by Katy McCoy
“O beautiful for spacious skies, For amber waves of grain, For purple mountain majesties, Above the fruited plain!“ Was I the only one who had this play in their head driving up Center Valley this summer?
Fields of tall grain swaying in the breeze on the historic Brown family dairy with the Olympic Mountains and new fire station as a backdrop. Jaw-dropping and it got me to thinking: I’ve got to talk to Finnriver’s Keith Kisler and get the scoop on this development. (Truth be known, I have an ulterior motive. The first local food I fell in love with upon arriving here was the now defunct Finnriver pancake mix, and I’m desperately hoping this Center Valley vista portends its return.)
So I called him. Turns out Keith grew up on a 3000 acre wheat farm in Warden, WA on the western edge of the Palouse. His Dad’s side of the family (3 generations before Keith) immigrated to Washington from the Volga River District of Russia. They in turn descended from German wheat farmers given land and many other rights by Catherine the Great in an effort to spur agricultural growth and stability in Russia during the 1700s. Today, Keith’s brother and extended family continue to farm the Warden family “plot” using conventional practices along with conservation methods to grow wheat, buckwheat, dry beans, canola, and sometimes potatoes.
It’s an oft-repeated story. Farmers’ kid grows up, imagines “higher calling”, leaves family farm behind… Keith left according to script, started college, but the plot began to wobble as he took a course in global studies. He claims his world “cracked” when he began to fully appreciate how family farms were being threatened by the rise of corporate farming conglomerates. At first he imagined himself becoming a teacher around these issues, but fast forward a few years (he’s married to Crystie, raising a family, and finds himself living on a spectacularly wonderful farm in Chimacum) and he’s come full circle. He’s now deeply drawn to the growing side of farming — and not surprisingly to growing grain. Whether we credit childhood nostalgia, a multi-generational Kisler wheat affinity, or simply the mesmerizing effect that a mature wheat field can have on one’s psyche, Keith finds himself most grounded and content these days on a combine.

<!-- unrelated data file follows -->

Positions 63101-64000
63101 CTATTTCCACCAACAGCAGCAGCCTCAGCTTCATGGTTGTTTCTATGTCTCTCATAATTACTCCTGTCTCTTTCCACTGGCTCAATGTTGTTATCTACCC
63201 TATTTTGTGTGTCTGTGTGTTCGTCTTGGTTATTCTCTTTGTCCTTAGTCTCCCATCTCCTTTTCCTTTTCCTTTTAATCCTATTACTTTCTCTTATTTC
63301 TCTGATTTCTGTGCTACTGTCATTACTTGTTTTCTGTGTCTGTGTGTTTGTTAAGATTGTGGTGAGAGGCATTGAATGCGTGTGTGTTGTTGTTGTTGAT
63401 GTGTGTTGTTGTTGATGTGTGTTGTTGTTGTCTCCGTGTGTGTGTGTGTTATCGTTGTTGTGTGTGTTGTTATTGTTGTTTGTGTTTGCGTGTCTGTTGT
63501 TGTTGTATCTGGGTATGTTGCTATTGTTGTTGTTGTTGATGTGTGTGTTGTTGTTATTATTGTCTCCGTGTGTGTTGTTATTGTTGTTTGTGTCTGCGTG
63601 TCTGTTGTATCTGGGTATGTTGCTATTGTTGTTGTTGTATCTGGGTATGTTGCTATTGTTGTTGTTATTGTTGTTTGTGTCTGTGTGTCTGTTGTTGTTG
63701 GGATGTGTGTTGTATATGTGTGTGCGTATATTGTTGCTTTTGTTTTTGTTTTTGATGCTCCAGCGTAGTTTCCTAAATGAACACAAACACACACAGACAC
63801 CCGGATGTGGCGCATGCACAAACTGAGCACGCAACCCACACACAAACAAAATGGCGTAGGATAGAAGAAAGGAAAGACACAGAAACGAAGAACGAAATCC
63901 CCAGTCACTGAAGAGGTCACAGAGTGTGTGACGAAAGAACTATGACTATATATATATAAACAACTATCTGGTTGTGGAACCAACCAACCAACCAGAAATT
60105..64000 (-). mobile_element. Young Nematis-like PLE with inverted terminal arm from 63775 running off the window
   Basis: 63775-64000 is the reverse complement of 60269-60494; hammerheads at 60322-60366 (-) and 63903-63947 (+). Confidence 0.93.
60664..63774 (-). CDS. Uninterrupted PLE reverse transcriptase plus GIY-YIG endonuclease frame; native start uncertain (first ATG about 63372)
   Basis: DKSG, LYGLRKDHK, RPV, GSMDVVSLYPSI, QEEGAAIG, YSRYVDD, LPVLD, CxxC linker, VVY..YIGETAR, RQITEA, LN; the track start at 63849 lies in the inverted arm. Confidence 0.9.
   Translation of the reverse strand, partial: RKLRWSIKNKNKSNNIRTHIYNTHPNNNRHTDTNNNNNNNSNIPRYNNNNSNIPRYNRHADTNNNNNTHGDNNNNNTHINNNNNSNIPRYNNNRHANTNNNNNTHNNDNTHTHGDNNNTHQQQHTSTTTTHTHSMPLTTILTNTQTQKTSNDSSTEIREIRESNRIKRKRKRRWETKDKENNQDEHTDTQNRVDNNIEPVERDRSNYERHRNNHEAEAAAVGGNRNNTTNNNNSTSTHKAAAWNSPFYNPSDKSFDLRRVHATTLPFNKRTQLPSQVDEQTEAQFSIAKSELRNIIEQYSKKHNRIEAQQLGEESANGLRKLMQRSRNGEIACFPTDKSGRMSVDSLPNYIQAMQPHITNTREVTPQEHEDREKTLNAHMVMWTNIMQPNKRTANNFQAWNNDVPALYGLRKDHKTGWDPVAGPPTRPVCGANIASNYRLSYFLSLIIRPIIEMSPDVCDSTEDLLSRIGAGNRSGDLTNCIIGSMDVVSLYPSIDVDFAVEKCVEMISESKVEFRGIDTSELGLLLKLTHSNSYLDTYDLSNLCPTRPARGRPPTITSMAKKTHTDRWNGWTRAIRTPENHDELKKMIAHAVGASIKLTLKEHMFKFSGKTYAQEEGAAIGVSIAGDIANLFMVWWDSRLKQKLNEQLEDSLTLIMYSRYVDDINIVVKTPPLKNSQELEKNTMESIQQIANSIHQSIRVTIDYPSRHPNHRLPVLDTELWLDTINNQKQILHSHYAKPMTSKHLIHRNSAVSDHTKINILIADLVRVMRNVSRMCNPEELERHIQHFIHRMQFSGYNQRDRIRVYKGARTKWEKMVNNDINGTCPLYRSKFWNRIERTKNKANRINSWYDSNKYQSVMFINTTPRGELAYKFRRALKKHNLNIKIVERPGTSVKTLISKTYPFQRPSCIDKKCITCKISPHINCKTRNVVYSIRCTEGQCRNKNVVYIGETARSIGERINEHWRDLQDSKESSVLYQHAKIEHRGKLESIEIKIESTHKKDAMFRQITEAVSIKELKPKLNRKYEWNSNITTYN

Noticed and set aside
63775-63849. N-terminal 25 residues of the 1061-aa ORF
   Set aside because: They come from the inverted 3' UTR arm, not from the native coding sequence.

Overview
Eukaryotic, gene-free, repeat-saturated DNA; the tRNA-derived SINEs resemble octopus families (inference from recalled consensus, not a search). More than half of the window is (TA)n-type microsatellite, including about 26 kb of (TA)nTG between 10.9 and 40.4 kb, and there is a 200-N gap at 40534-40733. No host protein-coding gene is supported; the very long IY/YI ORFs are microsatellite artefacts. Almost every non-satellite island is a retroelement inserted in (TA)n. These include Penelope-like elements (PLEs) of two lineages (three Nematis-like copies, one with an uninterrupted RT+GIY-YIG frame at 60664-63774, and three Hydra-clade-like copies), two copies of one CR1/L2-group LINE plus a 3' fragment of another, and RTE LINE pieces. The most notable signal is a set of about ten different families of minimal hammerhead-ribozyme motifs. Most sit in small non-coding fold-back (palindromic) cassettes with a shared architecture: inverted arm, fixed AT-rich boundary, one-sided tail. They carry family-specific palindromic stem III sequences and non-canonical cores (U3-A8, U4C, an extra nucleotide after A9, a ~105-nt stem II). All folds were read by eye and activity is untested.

Many of us don’t realize, but there is a long tradition of growing and milling wheat in Western Washington that pretty much disappeared thanks to modern industrial farming methods, federal commodity programs, and the rise of corporate baking. Whidbey Island used to grow wheat on over 1000 acres and actually at one point set a world record for bushels of wheat grown per acre! When I interviewed old-timer Bill Purnell a few years ago about what it was like to grow up in Chimacum, he said it used to be mainly dairies (each with about 30 cows) and wheat fields. Start looking around Chimacum, and you’ll notice a lot of old silos. As a boy, Bill’s family use to grow wheat on large swaths of Protection Island. The Sequim prairie, rich in topsoil and minerals, is another place particularly suited to growing wheat, so much so that the town invested in a huge expensive silo in 1940. But for most of the last decades, I believe the Adolfsen family was was the last in Sequim still growing grains. That is until Nash Huber and Sam McCullough, working with WSU and the Organic Seed Alliance began experimenting rotating wheat crops with their organic vegetable crops as a way to increase soil fertility and manage pests naturally.